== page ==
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What Japan Inc. should learn from Takata

10 15 8

Robert Mueller, now Donald Trump’s biggest problem, was until recently Takata’s. Before the former FBI director was tapped to investigate the U.S. president, he oversaw claims against Takata’s deadly airbags — a task now entrusted to famed compensation-dispute expert Kenneth Feinberg.

Just as men can be judged by the caliber of their enemies, a company’s troubles can be measured by the stature of those holding it to account. America, it’s worth noting, attacked Takata’s crisis with two of its best and brightest. Mueller’s bona fides have the White House on the run, while Feinberg led compensation claims related to Sept. 11, TARP (the U.S. Treasury’s Troubled Asset Relief Program), BP’s massive Gulf of Mexico oil spill, and now exploding air bags that killed at least 16 people and injured more than 180.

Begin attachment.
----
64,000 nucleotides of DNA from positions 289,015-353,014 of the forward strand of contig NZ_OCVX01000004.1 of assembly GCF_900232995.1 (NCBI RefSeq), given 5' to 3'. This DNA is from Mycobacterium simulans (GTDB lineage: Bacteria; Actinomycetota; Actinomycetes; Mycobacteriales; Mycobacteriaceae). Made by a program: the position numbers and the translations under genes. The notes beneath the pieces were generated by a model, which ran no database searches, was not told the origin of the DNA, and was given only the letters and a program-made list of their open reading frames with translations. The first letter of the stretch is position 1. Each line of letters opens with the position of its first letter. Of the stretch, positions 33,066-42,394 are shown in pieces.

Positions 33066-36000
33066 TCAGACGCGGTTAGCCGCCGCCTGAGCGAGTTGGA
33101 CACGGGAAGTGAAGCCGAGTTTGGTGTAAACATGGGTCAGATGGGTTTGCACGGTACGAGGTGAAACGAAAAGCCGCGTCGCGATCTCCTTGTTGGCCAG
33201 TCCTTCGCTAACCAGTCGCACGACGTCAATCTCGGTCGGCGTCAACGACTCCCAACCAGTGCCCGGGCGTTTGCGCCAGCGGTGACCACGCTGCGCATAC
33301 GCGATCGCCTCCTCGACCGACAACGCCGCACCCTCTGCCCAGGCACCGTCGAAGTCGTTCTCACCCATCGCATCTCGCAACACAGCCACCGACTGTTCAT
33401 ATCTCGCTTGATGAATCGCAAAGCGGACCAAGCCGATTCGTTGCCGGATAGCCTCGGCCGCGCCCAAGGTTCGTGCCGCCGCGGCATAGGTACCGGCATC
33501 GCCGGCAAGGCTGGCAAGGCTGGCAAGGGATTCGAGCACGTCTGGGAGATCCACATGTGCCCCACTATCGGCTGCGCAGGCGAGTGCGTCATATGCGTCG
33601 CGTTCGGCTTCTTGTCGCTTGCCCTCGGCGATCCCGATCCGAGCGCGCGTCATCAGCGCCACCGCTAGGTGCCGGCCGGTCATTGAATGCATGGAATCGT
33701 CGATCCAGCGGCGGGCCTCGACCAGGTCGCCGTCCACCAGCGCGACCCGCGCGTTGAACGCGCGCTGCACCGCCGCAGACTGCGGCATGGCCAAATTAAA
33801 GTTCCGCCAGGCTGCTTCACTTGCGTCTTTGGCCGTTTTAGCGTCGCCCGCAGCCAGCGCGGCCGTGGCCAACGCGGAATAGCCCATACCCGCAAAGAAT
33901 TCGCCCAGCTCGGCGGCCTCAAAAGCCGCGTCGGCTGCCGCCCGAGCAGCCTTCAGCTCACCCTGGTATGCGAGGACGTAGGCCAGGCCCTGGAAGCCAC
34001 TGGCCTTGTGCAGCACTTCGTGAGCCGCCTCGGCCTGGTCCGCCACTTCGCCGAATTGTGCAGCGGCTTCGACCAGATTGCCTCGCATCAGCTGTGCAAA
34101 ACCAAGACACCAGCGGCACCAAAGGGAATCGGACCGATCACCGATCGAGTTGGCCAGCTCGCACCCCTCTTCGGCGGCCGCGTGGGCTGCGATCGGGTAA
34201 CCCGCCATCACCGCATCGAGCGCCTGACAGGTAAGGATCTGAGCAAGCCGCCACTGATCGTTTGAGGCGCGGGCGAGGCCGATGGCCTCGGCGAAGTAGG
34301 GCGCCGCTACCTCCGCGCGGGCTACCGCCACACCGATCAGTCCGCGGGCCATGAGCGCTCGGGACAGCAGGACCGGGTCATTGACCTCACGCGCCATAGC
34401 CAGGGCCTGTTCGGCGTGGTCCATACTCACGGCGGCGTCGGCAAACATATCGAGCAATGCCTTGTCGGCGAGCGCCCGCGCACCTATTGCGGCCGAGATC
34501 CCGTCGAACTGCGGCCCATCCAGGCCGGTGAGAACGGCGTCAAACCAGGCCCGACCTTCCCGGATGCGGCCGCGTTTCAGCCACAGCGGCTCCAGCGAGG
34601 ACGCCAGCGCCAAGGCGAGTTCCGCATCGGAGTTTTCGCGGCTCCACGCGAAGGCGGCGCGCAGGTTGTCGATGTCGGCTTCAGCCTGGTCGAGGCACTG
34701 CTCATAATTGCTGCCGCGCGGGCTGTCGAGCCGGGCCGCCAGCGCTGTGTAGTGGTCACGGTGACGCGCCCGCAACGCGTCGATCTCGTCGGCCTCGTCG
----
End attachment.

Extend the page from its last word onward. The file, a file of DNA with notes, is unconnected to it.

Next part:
Where are Japan’s few good men? Or, more to the point, where has Japan Inc. been as this embarrassing saga unfolded?

In the 31 months since the first U.S. Senate hearing on Takata’s fudged data and this week’s bankruptcy, Japanese lawmakers looked the other way. Regulators seemed to hope the whole mess would blow over. Prime Minister Shinzo Abe talked up his moves to add outside directors to corporate boards and give shareholders a bigger voice........

© The Japan Times